Making playdough at home is always a hit with the little ones. This Kool aid playdough recipe adds a playful twist to any traditional recipe. The kool aid makes the playdough smell so good and the colors are perfection.
Scented playdough can be an added sensory benefit for preschoolers, so why not try this microwave playdough recipe using kool aid for color and fragrance?
Even if you have never made homemade playdough, this is a super easy recipe to begin with. It’s cooked in the microwave, making it quick and effortless. The added kool aid not only makes the dough smell oh-so amazing, it also adds color, so you don’t even need to add food coloring, either.
But the texture of this dough is perfection. It is soft and smooth with just the right amount of stretch. My kids loved how easily it rolled and cut with cookie cutters.
This recipe is a sample of what you will find my Playdough Cookbook. The book has 45 completely unique recipes, from my grandma’s old fashioned playdough recipe to playdough made with bread that dries like porcelain.
45 Playdough Recipes$10.00
Why Make No Cook Kool Aid Playdough
Technically, this is considered a no-cook playdough recipe. You don’t need to cook it on the stovetop like my classic cooked playdough recipe.
Rather, you dump everything into a bowl and microwave it. The heat from the microwave activates the gluten in the flour to make a dough the same way cooking it on the stovetop does. It just takes a matter of minutes. So quick and easy!
Scented Playdough Helps Emotional Regulation
This playdough is scented by kool aid, which can have a powerful impact on preschoolers. The sense of smell helps preschoolers make sense of their developing world, and reportedly has the great impact on emotional regulation.
The sense of smell triggers memories more strongly than any other sense. It is most closely linked to childhood memories. That’s why Early Childhood Impact recommends scented playdough a their #1 sense of smell activity for preschoolers.
Ingredients for Kool Aid Playdough Recipe
All you need for this recipe are the same basic ingredients as any traditional playdough recipe. Just add kool aid.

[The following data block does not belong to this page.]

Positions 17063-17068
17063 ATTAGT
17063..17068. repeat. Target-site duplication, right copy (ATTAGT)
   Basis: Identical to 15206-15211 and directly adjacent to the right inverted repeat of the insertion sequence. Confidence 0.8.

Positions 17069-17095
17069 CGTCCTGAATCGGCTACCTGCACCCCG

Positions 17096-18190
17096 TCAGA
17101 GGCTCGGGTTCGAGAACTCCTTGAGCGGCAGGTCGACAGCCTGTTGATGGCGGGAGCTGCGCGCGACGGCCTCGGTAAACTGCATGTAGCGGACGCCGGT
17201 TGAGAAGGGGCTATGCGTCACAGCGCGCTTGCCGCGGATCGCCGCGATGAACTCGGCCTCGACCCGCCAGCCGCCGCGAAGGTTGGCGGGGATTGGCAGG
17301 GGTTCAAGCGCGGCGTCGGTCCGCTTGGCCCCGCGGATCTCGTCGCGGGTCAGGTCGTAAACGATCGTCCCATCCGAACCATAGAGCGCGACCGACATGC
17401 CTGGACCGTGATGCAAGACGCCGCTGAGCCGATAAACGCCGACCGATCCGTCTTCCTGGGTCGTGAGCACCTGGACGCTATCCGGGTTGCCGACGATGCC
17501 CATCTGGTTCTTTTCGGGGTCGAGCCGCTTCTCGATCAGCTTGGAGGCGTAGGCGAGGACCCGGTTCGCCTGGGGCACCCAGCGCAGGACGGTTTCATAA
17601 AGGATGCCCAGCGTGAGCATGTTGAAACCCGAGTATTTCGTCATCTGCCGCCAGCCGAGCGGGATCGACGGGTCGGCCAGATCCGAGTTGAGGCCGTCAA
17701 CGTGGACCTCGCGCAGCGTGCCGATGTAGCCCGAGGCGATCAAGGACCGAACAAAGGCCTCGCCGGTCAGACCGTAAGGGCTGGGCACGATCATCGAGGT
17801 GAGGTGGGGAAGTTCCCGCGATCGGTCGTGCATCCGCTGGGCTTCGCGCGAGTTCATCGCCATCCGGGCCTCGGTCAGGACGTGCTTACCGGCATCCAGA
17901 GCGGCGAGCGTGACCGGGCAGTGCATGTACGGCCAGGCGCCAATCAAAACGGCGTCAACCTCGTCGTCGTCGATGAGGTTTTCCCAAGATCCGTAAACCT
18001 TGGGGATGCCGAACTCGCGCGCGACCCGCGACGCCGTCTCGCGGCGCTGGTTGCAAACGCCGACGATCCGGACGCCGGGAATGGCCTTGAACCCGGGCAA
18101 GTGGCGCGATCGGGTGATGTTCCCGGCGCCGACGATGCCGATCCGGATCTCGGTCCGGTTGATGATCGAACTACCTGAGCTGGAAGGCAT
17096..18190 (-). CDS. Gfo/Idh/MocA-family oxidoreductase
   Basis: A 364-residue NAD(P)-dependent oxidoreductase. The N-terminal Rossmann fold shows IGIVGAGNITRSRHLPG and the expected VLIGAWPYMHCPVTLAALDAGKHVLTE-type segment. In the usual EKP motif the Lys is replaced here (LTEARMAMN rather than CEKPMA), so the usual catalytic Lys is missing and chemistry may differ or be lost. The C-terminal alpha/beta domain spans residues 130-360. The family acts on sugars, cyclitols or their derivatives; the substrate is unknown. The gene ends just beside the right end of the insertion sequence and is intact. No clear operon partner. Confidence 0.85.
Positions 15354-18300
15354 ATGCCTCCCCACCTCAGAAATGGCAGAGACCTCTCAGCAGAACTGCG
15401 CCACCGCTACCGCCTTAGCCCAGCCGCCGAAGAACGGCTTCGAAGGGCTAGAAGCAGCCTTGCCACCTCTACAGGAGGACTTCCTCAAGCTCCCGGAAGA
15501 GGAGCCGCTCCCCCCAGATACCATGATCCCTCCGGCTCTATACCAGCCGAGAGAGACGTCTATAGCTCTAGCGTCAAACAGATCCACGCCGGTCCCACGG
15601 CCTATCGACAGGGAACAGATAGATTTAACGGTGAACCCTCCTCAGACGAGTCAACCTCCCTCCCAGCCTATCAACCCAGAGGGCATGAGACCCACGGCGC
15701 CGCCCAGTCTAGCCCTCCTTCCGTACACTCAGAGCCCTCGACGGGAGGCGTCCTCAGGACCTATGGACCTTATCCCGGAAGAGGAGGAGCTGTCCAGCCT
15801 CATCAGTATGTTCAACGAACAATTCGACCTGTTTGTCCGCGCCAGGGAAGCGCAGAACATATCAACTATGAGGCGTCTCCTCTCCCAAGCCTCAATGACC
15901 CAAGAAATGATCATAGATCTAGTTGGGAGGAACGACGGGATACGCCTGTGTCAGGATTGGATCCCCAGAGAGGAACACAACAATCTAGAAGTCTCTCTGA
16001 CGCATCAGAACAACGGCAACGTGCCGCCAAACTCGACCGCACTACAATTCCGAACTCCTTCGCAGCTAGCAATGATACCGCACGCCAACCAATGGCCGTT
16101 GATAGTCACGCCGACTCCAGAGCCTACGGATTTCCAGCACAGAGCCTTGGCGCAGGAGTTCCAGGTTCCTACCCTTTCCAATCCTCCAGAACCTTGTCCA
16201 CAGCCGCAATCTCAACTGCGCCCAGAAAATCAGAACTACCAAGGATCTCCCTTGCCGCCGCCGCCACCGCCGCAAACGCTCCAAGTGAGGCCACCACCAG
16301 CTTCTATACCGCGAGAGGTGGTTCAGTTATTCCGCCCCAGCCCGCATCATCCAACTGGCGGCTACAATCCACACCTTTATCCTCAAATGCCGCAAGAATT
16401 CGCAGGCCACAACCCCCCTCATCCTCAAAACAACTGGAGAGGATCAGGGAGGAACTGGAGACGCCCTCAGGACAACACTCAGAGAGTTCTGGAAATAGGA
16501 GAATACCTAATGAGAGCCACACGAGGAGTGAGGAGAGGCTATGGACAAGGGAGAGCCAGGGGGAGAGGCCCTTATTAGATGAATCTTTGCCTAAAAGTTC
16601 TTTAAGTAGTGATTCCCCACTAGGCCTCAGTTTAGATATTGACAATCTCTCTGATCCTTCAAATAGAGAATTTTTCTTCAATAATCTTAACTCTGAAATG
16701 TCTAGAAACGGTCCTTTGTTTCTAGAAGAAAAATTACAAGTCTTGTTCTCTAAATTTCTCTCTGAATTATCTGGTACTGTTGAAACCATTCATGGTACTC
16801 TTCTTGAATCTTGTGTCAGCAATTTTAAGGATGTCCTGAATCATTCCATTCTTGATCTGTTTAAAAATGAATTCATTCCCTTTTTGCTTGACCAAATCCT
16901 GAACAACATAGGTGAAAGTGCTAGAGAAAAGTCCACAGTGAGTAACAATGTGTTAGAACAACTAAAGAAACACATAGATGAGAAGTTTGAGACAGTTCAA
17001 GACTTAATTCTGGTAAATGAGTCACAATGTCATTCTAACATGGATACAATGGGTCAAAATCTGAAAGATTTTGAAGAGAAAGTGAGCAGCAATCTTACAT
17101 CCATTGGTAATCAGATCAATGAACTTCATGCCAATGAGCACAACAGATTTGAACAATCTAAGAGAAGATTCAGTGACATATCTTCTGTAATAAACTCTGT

- cream of tartar
- cooking oil
- kool aid packet
Can You Make Kool Aid Playdough Without Cream of Tartar?
Of course you can make playdough without cream of tartar.
Cream of tartar is an acidic chemical compound that stabilized the playdough, giving it the right texture and helping it last longer. If you don’t have any on hand, you can use any of these cream of tartar substitutes in this playdough recipe:
- 1 tablespoon lemon juice
- 1 tablespoon white vinegar
What is a Substitute for Kool Aid in Playdough?
Sometimes my kids get to our kool aid packets before I can make playdough with them. If that happens at your house too, and you find yourself without kool aid, and powdered drink mix will do.
The big different you will find is that kool aid is a concentrated powder designed to be mixed into a lot of water. There is about 1 1/3 teaspoons of kool aid per packet. How strongly the drink mixes smell varies on how concentrated the powder is. The same is true for how vibrant the color will be.
How Much Kool Aid is Needed?
The answer to this all depends on how strong you want the kool aid fragrance and how vibrant you want to colors. The more packets you add the deeper the color.
How to Make Kool Aid Playdough in the Microwave
Mix together all the ingredient in a medium glass, microwave safe bowl. It’s going to start as a gloopy mess, but that’s just how it should be.
Microwave the mixture for one minute. Remove and give it a good stir. Already it should be a little thicker than it started.
Return to the microwave for another thirty seconds. Remove and stir again.
Repeat the process until the sloppy mix turns into a thick ball of dough. You’ll know it’s done because it will hold together and look like Play-Doh. Then dump it out onto a piece of parchment paper and allow it to cool completely.
To ensure a smooth and well-mixed playdough, it is crucial to knead the dough thoroughly after it has cooled completely. This step ensures that all ingredients are properly combined and eliminates any lumps.